From Middle English even, from Old English efen, efn, emn, from Proto-West Germanic *ebn, from Proto-Germanic *ebnaz, from Proto-Indo-European *h₁émnos.
Cognate with West Frisian even ("even"), Low German even ("even"), Dutch even ("even, equal, same"), effen, German eben ("even, flat, level"), Danish jævn ("even, flat, smooth"), Swedish jämn ("even, level, smooth"), Icelandic jafn, jamn, Old Cornish eun ("equal, right") (attested in Vocabularium Cornicum eun-hinsic), Old Breton eun ("equal, right") (attested in Eutychius Glossary eunt), Middle Breton effn, Breton eeun, Sanskrit अम्नस् ("(adverb) just, just now; at once").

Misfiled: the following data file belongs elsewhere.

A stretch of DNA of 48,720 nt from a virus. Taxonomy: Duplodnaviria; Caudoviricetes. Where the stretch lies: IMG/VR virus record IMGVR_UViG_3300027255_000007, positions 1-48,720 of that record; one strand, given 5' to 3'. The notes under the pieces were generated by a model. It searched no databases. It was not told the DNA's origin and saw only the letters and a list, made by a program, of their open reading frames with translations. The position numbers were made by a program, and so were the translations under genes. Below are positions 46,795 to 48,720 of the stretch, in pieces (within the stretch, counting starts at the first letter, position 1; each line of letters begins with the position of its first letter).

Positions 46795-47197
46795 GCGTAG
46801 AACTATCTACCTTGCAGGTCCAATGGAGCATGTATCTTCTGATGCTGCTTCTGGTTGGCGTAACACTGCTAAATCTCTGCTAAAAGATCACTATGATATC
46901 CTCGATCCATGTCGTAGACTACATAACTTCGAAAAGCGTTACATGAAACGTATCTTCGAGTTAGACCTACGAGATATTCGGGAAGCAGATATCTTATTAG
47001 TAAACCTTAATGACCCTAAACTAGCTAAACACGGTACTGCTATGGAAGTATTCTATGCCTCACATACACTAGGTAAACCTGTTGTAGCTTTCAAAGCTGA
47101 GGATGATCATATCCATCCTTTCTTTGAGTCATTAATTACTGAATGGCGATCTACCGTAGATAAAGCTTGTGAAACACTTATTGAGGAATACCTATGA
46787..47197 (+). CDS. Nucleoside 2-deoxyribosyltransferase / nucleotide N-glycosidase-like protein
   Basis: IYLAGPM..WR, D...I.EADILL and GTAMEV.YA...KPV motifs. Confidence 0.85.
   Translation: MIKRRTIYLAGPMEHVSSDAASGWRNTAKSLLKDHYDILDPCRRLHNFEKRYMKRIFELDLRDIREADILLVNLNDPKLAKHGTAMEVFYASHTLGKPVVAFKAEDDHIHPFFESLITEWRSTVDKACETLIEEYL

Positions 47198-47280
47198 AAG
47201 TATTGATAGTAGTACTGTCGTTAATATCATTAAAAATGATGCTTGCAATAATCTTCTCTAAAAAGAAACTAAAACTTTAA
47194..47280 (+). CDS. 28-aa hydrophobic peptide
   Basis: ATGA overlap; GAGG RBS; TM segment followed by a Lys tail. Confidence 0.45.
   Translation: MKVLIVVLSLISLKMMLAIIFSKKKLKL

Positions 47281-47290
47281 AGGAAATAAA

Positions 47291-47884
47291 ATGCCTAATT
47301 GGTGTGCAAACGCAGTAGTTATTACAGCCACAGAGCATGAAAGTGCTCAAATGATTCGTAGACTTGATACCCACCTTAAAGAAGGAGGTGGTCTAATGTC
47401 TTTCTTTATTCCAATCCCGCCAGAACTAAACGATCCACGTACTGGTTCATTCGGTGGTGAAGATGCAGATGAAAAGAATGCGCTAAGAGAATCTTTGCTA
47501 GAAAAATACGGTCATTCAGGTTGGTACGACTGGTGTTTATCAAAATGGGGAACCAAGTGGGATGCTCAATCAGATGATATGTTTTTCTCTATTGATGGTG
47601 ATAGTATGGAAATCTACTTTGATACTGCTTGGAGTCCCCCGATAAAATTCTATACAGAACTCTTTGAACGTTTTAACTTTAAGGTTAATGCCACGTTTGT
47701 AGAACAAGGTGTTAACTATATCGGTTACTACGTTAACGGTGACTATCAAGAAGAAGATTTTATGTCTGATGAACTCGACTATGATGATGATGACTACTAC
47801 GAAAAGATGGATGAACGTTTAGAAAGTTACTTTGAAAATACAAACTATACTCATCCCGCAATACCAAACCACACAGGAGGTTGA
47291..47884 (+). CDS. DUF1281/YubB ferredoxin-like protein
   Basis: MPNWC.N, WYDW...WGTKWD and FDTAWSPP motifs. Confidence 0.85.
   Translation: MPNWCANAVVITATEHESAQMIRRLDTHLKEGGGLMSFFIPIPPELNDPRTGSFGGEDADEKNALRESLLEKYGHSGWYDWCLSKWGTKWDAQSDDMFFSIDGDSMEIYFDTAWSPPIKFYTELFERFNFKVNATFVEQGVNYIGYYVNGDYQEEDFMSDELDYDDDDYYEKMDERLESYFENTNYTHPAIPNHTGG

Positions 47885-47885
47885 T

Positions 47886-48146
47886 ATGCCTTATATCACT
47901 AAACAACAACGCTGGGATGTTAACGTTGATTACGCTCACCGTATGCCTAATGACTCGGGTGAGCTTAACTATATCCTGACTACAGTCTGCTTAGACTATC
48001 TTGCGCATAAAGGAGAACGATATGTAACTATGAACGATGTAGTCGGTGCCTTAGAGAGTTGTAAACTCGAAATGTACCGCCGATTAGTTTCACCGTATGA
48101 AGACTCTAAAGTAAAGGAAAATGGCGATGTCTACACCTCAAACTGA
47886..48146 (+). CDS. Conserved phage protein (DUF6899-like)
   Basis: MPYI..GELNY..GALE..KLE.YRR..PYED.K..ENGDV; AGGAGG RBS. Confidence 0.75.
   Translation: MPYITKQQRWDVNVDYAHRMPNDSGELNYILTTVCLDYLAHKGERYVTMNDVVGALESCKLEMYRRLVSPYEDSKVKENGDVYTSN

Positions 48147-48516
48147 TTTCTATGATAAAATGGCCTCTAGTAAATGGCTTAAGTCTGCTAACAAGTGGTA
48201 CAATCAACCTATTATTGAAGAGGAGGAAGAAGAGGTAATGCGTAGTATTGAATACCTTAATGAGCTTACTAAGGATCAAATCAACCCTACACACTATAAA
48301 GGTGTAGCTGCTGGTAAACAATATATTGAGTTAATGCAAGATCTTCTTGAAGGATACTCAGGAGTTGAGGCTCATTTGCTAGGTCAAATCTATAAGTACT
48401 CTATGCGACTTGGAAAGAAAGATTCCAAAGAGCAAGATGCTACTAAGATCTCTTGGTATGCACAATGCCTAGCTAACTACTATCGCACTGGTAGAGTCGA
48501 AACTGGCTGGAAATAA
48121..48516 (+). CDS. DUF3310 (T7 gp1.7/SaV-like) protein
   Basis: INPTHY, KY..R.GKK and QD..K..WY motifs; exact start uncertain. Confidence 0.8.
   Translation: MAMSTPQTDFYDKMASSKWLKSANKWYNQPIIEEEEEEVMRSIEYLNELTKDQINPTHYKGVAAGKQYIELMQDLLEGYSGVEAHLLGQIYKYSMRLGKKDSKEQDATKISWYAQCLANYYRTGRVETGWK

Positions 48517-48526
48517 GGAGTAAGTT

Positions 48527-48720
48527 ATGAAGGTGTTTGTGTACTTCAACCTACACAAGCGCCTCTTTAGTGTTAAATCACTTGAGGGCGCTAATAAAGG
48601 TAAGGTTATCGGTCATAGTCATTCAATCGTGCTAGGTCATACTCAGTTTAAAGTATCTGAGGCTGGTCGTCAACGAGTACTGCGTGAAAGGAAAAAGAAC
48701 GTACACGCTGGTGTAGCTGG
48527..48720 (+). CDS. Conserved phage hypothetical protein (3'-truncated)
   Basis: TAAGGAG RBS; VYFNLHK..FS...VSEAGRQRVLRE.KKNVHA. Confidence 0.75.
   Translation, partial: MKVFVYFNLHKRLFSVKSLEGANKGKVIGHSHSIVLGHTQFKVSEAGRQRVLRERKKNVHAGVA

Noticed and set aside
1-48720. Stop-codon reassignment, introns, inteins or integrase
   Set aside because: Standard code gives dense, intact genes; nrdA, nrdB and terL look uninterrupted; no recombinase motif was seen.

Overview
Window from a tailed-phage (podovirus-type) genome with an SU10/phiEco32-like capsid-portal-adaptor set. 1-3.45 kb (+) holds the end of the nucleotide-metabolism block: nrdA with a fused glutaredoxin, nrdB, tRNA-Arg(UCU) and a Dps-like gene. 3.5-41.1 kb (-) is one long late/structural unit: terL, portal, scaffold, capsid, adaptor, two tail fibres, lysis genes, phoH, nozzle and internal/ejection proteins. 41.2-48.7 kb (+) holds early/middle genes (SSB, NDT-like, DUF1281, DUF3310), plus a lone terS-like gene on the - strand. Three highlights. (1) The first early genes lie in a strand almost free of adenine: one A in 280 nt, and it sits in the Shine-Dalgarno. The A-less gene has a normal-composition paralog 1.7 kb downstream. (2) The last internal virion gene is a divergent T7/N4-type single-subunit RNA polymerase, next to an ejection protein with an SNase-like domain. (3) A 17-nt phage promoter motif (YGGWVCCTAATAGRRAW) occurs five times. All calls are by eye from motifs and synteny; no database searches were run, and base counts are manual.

The verb descends from Middle English evenen, from Old English efnan; the adverb from Middle English evene, from Old English efne.
The traditional proposal connecting the Germanic adjective with the root Proto-Indo-European *h₂eym-, (Latin imāgō ("picture, image, likeness, copy"), Latin aemulus ("competitor, rival"), Sanskrit यमस् ("pair, twin")) is problematic from a phonological point of view.
From Middle English even, from Old English ǣfen, from Proto-Germanic *ēbanþs.
Cognate with Dutch avond, Low German Avend, German Abend, Danish aften. See also the related terms eve and evening.
Modern English dictionary
Explore and search massive catalog of over 900,000 word meanings.
Word of the Day
Get a curated memorable word every day.
Level up your vocabulary by setting personal goals.